|August 9, 1945||United States drops second atomic bomb, on Nagasaki, Japan.|
|August 14, 1945||Japan agrees to unconditional surrender.|
|September 2, 1945||Japan signs the surrender agreement.|
|June 1952||Congress passes the McCarran Walter Act, granting Japanese aliens the right to become naturalized US citizens.|
|1976||President Gerald R. Ford officially rescinds Executive Order 9066.|
|1981||Commission on Wartime Relocation and Internment of Civilians (set up by Congress) holds hearings across the country and concludes that internment was a “grave injustice” and that Executive Order 9066 resulted from “race prejudice, war hysteria, and a failure of political leadership.”|
|August 1988||President Reagan signs the Civil Liberties Act, apologizing to the Japanese American internees and offering $20,000 to survivors of the camps.|
|January 1998||Fred Korematsu receives the Presidential Medal of Freedom. (Korematsu was arrested for remaining in his home and not reporting to the local Assembly Center. He was convicted of violating E.O. 9066. The judgment was later overturned.)|
If you are interested in learning more about the experiences of the internment camps, click here.
The Atomic Bomb
On August 6, 1945, the Enola Gay B-29 Superfortress bomber dropped a bomb on the Japanese city of Hiroshima that would change warfare forever. The Atomic bomb would soon launch the world into a Cold War, with the fear of nuclear obliteration consuming many aspects of life. “Little Boy,” and later the “Fat Man” bomb dropped on Nagasaki, leveled an entire city, killing hundreds of thousands either directly or through other effects such as radiation. The Atomic bomb is credited with ending the Pacific War and therefore bringing World War II to a complete close after the defeat of Germany earlier in the year. However, controversy over the necessity of its use has occupied conversation into the present.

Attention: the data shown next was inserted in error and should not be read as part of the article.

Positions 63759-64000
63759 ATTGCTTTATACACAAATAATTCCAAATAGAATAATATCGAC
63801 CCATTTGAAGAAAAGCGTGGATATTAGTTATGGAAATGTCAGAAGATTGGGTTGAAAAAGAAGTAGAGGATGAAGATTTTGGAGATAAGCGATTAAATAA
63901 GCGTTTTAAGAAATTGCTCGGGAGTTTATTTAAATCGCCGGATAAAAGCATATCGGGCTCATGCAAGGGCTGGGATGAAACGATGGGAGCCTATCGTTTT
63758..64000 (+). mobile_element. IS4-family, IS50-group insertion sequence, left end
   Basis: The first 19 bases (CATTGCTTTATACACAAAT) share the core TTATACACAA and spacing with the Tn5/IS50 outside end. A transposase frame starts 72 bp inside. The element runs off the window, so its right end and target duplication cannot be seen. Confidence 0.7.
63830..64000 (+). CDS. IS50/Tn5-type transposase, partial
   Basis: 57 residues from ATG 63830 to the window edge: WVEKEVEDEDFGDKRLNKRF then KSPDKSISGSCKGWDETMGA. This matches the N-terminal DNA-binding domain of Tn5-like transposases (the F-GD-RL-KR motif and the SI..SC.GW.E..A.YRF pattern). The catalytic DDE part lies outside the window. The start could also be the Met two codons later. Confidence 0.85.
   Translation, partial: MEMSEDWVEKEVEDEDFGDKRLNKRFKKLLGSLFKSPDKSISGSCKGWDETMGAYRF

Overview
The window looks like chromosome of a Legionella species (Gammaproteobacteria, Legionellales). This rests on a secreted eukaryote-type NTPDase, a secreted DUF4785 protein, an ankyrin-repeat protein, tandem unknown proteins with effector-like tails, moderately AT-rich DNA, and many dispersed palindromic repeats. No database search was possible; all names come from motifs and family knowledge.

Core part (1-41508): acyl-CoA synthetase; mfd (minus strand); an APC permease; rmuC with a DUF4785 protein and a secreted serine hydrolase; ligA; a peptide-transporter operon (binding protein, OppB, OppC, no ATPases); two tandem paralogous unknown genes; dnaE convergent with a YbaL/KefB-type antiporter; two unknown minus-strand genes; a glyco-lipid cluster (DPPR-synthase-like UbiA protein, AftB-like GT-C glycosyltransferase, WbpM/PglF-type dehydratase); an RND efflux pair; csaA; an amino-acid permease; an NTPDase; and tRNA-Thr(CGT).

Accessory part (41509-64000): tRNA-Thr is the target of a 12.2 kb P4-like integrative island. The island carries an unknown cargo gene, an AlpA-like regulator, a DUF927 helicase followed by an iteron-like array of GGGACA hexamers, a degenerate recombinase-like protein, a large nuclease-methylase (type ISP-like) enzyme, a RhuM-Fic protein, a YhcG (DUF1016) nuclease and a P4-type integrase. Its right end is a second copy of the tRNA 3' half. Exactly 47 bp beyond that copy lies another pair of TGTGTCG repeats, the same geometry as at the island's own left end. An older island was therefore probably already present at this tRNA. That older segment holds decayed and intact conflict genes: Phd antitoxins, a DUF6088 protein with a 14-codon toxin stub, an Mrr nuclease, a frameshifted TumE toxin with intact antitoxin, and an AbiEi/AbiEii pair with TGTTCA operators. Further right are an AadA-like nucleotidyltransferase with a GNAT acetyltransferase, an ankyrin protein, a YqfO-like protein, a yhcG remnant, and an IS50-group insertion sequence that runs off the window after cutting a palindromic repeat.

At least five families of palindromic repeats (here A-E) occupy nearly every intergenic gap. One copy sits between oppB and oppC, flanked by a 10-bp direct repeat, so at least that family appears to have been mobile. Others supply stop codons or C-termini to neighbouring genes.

The Pacific War was extremely bloody, with high casualties on both sides and an end nowhere in sight. The hate between the two militaries, as seen in the videos provided in the introduction and reflected by media, ran high and increased the degree of violence. The government was planning a full-scale island attack to hopefully end the war, which projected approximately one million American casualties. In the mean time, the Manhattan Project was coming to completion; the Atomic bomb was ready to be tested. Once the test concluded successfully, Truman approved the bomb’s use as a means to force the Japanese government into surrender. The reasons to use the bomb can generally be summed up into two motives: to end the war as quickly as possibly while minimizing American casualties and to flex the muscles of American ability to the Soviets. Either way, an America that was full of hatred for the Japanese, the savage enemy, could not argue that saving as many American lives as possible was not a good enough reason to use the bomb.
Controversy over the use of the bomb has survived well into the twenty-first century. Many question why the United States needed to unleash nuclear power and send the world into its first nuclear age, a time of children hiding under desks and gas masks flying off of store shelves. Some cite the advanced devastation that steamrolled the two cities as savage and unnecessary. It would be incorrect to say that all Americans approved of the Atomic bomb’s use in Japan.
However, the initial reaction to the bomb revealed a sweeping majority in approval. A Gallup poll taken in August 16, 1945 showed that “85 percent of those Americans surveyed approved the atomic bombings while only 10 percent disapproved and 5 percent had no opinion,” (Yavenditti 25). Another poll revealed, “fully 76.2 percent of those surveyed either approved the atomic bombings without reservations or actually desired that more atomic bombs had been dropped on Japan,” (25). The relief that came with the end of a bloody, worldwide war far surpassed any question of how it came to an end. There was also a general indifference to the result of the bombings, because “for Americans with bitter memories of such events as the Pearl Harbor attack and the Bataan Death March, Hiroshima and Nagasaki were appropriate vengeance for Japan’s alleged deceptions and atrocities,” (26). Hate still existed after the surrender was signed; the images of the Japanese rats and men who took American women had not yet left the minds of Americans.